A 20-year-old man from the United Kingdom was sentenced to two years in prison today after admitting to operating and selling access to “Titanium Stresser,” a simple-to-use service that let paying customers launch crippling online attacks against Web sites and individual Internet users.
Adam Mudd of Hertfordshire, U.K. admitted to three counts of computer misuse connected with his creating and operating the attack service, also known as a “stresser” or “booter” tool. Services like Titanium Stresser coordinate so-called “distributed denial-of-service” or DDoS attacks that hurl huge barrages of junk data at a site in a bid to make it crash or become otherwise unreachable to legitimate visitors.
According to U.K. prosecutors, Mudd’s Titanium Stresser service was used by others in more than 1.7 million denial-of-service attacks against victims worldwide, with most countries in the world affected at some point. He originally built the booter service at the age of 15, earning more than $300,000 in ill-gotten gains from it. Also during his interviews, he admitted security breaches against his own college while he was there studying computer science.
Mudd pleaded guilty to three offences under the U.K. Computer Misuse Act and a further offense of money laundering under the Proceeds of Crime Act in October 2016.
“Today, he was sentenced to 24 months imprisonment for his own DDoS attacks, nine months for running a titanium stressor service and 24 months for money laundering the proceeds made from the stressor service, all to run concurrently,” reads a press release issued by the Eastern Region Special Operations Unit (ERSOU), an anti-cybercrime unit that worked with the U.K.’s National Crime Agency to investigate Mudd.
Detective Chief Inspector Martin Peters of the ERSOU’s Regional Crime Unit recalled that at sentencing the judge said the defendant likely would have received six years if he’d been tried as an adult and if he had no medical issues. Mudd had been slated to be sentenced last week, but that hearing was delayed until today after the court heard medical testimony on Mudd’s apparent struggles with autism.
The Mudd case is the latest in a string of law enforcement actions in the U.K., U.S. and elsewhere targeting booter service operators and their customers. In December 2016, federal investigators in the United States and Europe arrested nearly three-dozen people suspected of patronizing booter services. That crackdown was part of an effort by authorities to weaken demand for booter and stresser services and to impress upon customers that hiring someone to launch cyberattacks on your behalf can land you in jail.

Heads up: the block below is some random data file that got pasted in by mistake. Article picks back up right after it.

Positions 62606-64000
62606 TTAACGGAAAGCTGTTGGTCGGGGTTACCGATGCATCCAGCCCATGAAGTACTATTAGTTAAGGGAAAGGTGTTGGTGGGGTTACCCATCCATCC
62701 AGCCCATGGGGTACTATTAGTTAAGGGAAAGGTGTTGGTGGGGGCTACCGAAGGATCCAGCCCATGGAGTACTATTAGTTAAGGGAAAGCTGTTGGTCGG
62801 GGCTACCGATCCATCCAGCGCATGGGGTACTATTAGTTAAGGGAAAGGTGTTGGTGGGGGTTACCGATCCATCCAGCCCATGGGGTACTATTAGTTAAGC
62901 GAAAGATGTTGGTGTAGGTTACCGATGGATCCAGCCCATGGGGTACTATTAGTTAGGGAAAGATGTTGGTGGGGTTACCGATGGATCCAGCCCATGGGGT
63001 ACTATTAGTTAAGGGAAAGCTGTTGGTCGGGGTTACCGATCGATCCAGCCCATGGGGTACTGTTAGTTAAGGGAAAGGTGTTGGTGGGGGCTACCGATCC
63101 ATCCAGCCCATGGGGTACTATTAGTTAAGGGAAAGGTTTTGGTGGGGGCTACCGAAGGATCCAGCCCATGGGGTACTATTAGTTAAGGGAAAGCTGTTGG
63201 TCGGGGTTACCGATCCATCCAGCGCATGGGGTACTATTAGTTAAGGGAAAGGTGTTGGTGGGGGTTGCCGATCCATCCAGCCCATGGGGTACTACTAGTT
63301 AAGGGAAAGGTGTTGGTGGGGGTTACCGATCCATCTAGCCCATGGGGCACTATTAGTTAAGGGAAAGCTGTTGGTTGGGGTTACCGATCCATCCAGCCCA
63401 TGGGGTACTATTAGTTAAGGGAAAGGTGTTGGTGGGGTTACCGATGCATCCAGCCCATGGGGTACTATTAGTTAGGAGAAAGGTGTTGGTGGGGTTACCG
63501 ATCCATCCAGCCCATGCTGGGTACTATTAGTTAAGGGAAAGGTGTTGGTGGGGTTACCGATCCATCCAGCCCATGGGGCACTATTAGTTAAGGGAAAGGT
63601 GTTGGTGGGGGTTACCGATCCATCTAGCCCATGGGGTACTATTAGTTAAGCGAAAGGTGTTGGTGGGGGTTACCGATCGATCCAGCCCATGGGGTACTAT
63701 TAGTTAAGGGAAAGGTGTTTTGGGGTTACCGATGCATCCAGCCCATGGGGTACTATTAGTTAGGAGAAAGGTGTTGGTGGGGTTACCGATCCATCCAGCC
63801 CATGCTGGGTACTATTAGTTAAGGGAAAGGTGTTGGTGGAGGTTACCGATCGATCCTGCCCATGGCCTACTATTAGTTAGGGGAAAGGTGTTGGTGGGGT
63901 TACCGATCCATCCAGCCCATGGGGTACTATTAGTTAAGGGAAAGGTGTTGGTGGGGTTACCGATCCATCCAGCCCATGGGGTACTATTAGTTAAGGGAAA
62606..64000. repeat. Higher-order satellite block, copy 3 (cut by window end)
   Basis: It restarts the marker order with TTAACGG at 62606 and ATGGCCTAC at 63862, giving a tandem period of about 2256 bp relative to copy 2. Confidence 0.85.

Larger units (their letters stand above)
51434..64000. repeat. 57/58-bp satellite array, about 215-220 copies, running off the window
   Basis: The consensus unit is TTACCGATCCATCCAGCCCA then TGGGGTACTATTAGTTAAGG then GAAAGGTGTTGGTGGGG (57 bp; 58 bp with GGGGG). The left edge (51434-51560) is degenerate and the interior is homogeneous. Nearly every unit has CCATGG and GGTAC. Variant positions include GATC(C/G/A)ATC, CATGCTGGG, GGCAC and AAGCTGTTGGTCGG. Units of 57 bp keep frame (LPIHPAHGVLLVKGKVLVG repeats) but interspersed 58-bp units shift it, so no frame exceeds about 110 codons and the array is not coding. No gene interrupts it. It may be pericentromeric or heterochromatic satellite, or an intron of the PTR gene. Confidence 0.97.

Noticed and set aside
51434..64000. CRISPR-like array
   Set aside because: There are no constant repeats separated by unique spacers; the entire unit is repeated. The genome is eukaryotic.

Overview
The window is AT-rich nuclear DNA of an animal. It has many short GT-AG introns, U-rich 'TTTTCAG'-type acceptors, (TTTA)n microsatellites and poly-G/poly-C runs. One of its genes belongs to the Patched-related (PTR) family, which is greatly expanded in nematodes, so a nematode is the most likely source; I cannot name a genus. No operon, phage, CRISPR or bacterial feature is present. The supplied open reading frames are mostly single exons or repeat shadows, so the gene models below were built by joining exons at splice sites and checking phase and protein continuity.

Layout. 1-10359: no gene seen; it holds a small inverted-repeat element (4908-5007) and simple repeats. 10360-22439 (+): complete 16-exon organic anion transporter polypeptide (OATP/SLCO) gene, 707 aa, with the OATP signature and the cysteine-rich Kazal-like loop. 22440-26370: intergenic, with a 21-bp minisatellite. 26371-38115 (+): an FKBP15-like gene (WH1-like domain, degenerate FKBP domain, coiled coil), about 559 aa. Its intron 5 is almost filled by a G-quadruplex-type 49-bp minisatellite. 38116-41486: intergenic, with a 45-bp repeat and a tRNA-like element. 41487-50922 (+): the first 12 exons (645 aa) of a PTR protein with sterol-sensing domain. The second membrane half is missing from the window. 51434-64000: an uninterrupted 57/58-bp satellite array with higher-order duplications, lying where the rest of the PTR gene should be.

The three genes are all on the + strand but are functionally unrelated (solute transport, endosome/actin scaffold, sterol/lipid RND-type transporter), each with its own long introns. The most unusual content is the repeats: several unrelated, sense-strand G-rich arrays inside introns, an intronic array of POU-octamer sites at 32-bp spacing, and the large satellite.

In October 2016, the U.S. Justice Department charged two 19-year-old men alleged to have run booter services tied to the “Lizard Squad” hacking group. That same month the sprawling discussion forum Hackforums — once the most bustling marketplace on the Internet where people could compare and purchase booter and stresser service subscriptions — announced that it was permanently banning the sale and advertising of booters.
Last month, authorities in Israel said they were preparing a case against two 18-year-old Israeli men who investigators there say operated the wildly popular “vDOS” booter service. The proprietors of vDOS were in business for four years prior to being exposed by KrebsOnSecurity. During just two of those four years in operation vDOS made more than $600,000 helping paying customer coordinate hundreds of thousands (if not millions) of DDoS attacks.
The detail about Mudd having attacked the very same school he was attending as a computer science student seemed both interesting and familiar. Then I remembered: This same dynamic was at work with a young man approximately Mudd’s age who lives in New Jersey and recently was implicated by many of his close associates and a great deal of circumstantial evidence as a co-author of the Mirai botnet computer code.
Mirai is a network worm that enslaves poorly secured “Internet of Things” devices like security cameras and digital video recorders for use in extremely powerful DDoS attacks capable of knocking almost any target offline.
After Mirai took my site offline for several days last year, I spent many hours trying to figure out who was responsible for writing and unleashing the malware. All signs pointed to a computer science student at Rutgers University who used a large Mirai botnet to attack the university repeatedly — all the while using his hacker alter ego to taunt the university in online interviews.
The authorities in the U.K. say they are hoping to make an example of Mudd as part of a broader education effort to divert talented, smart kids away from malicious hacking and toward more productive endeavors.
“Adam Mudd’s case is a regrettable one, because this young man clearly has a lot of skill, but he has been utilising that talent for personal gain at the expense of others,” the ERSOU press release observes. “We want to make clear it is not our wish to unnecessarily criminalise young people, but want to harness those skills before they accelerate into crime. It is important that this case sends out a clear message to others who may be tempted by committing cybercrime or who are already engaging in cyber scams from the comfort of their own bedrooms, to consider what they are doing and it is for parents to know and understand what your children are doing online.”